Whole-mount in situ hybridization was performed following the method described in Adachi et al. . Five different probes and a slightly modified method of Adachi et al.  with 5% dextran sulfate in the hybridization solution, were also used for in situ hybridization of shark Met gene. Sections were prepared after whole-mount in situ hybridization as described in Adachi et al. . Images of whole embryos were photographed with a Leica MZ16FA (Leica Camera AG, Wetzlar, Germany), and images of sections were taken with an Olympus BX53 light microscope (Olympus, Tokyo, Japan).
Hgf and Met expression during development of the HBM and FLM in mouse embryos
We first observed the expression patterns of Hgf and Met genes in mouse embryos, in which the involvement of HGF/MET signaling in both delamination and migration of myoblasts has been demonstrated [11, 13, 17, 33, 34, 36]. Because previous studies have shown that Hgf is expressed in the limb bud mesenchyme and Met is expressed in the ventral part of dermomyotome at the limb level before the delamination and in the migrating limb myoblasts, we mainly assessed the development of HBMs from embryonic day (E) 10, when the muscles initiate delamination from anterior somites [17, 38–41, 46, 48, 61].
At E10, Met mRNA was expressed weakly in pharyngeal endoderm and the liver anlage. Expression was also detected in the ventral part of the dermomyotome at the neck and limb bud levels and in FLM precursors in the limb bud (Fig. 1g). In E10.25 embryos, additional Met signals were detected in the dorsal parts of dermomyotome and HBM precursors (Fig. 1h). In transverse sections, we found Met-positive HBM precursor cells in the mesenchyme lateral to the common cardinal vein and the pericardial mesoderm, where Hgf expression was also detected (Fig. 1c-e, 1i-k). Met was also expressed in the ventrolateral lip of the dermomyotome and in delaminated FLM precursors in the limb bud (Fig. 1l).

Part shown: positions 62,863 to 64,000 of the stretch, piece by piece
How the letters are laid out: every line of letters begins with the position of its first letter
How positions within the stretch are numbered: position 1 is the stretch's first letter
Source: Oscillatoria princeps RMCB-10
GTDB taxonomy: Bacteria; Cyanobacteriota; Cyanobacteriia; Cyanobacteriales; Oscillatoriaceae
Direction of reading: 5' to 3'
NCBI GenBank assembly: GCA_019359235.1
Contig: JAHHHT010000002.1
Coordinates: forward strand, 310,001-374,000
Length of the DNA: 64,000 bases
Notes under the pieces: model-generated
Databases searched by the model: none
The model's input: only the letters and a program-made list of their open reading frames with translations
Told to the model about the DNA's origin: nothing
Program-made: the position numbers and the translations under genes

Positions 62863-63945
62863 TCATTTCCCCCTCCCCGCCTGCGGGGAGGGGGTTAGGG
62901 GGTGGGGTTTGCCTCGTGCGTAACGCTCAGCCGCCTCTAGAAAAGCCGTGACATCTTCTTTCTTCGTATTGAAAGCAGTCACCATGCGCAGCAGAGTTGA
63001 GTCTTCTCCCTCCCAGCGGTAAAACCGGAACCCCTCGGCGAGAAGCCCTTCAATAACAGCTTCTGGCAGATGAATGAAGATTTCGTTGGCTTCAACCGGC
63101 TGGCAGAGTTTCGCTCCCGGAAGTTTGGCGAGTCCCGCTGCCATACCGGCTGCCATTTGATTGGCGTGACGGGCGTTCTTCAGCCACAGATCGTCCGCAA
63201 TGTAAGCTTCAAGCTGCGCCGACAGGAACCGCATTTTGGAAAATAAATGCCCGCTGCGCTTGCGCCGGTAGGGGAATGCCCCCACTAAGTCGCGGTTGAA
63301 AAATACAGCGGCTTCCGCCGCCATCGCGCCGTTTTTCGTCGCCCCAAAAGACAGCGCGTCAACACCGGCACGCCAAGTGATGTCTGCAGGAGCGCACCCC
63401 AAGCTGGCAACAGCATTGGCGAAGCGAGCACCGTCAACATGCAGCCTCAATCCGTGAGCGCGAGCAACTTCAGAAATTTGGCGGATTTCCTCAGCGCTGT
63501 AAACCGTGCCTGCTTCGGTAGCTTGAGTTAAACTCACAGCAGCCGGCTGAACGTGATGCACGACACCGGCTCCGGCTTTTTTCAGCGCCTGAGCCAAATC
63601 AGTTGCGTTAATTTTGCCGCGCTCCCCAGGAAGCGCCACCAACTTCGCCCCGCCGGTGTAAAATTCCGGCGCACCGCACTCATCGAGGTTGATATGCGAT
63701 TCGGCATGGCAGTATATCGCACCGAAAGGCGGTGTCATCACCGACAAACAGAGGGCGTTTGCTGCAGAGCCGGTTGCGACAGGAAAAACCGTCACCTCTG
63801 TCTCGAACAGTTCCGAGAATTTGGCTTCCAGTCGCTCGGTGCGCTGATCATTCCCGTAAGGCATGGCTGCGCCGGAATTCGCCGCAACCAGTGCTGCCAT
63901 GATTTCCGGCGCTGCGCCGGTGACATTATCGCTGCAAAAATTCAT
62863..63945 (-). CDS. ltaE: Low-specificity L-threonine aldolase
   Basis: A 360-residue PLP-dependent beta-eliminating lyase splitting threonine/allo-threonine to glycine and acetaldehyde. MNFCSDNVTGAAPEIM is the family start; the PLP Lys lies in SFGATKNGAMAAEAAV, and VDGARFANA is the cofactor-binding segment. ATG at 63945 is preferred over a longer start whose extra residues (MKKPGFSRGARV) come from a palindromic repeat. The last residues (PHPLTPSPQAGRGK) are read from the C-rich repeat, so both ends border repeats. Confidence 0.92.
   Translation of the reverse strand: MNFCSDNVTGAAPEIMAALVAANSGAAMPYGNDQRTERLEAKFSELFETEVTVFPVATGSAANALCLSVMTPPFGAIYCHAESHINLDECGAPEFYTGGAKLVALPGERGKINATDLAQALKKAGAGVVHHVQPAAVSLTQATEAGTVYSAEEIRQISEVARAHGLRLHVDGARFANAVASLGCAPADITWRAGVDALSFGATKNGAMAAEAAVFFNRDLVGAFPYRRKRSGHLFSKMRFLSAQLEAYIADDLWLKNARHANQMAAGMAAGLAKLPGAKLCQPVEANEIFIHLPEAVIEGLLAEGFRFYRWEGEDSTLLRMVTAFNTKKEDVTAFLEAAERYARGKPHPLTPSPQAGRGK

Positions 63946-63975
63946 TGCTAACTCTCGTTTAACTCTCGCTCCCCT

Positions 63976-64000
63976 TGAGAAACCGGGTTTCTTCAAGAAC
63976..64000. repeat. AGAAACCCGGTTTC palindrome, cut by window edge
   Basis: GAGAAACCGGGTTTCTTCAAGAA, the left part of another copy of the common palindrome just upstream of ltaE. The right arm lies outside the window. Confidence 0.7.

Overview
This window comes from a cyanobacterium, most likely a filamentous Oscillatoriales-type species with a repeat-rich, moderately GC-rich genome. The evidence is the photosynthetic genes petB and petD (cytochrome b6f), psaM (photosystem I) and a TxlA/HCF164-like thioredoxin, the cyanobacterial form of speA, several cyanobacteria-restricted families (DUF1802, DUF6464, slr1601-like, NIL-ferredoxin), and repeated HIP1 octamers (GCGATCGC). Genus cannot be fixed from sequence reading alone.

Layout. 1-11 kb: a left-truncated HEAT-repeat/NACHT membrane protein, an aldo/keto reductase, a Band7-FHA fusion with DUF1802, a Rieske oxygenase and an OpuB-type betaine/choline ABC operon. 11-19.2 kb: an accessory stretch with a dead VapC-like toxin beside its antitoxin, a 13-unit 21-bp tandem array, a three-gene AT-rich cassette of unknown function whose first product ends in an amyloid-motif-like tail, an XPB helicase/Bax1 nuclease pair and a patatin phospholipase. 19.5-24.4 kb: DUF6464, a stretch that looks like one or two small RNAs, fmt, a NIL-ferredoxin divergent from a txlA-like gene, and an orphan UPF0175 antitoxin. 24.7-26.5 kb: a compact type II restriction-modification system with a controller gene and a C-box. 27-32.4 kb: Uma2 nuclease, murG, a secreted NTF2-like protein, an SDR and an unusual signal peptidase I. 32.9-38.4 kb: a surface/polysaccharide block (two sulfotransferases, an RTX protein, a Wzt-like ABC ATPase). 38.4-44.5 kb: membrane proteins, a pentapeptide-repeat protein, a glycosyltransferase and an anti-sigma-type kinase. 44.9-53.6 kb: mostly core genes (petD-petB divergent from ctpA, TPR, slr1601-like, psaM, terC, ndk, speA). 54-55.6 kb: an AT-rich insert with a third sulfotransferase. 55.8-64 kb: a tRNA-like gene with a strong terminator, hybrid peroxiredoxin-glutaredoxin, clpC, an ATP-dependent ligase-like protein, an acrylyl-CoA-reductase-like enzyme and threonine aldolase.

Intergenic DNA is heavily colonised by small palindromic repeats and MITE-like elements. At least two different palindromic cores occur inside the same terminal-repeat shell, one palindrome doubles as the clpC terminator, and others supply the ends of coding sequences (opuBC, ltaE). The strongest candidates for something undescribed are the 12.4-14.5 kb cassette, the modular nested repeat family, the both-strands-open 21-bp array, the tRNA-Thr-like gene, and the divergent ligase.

Thus, our observations in mouse embryos revealed that Met is expressed in the ventral dermomyotome at the neck and forelimb levels and in the migrating HBM and FLM precursors, while Hgf is expressed in the mesenchyme near the ventral dermomyotome and along the migration route of HBM and FLM precursor cells.
Hgf and Met expression and development of chick MMPs
We next examined Hgf and Met expressions in chick embryos, as no detailed analysis of Met gene expression during muscle development has been reported to date, and the spatiotemporal expression pattern of Met has not been compared thoroughly with that of Hgf in this model species [43, 47, 62, 63].
Chicken Met expression was detected in the otic vesicle, the dorsal and ventral portions of the dermomyotome, and the lateral tissue of the lateral plate mesoderm at stage HH17 embryos (Fig. 2d). At stage HH18, weak Met expression was observed in the precursor cells of the HBM and FLM (Fig. 2e). Chicken Met expression was sustained in HBM and FLM precursors at stage 20, and further detected in the ventral pharyngeal arches, cucullaris muscle progenitors, the anterior and posterior edges of the dermomyotome and in the ventral surfaces of limb buds (Fig. 2f) .
Thus, we found Met expressions in the ventral dermomyotome at the neck level and in HBM precursors, without obvious Hgf expressions in the neighboring tissues. This is in contrast to the situation in the mouse embryos where Hgf expression was also seen along the migration route of HBMs.
Hgf and Met expression in shark embryos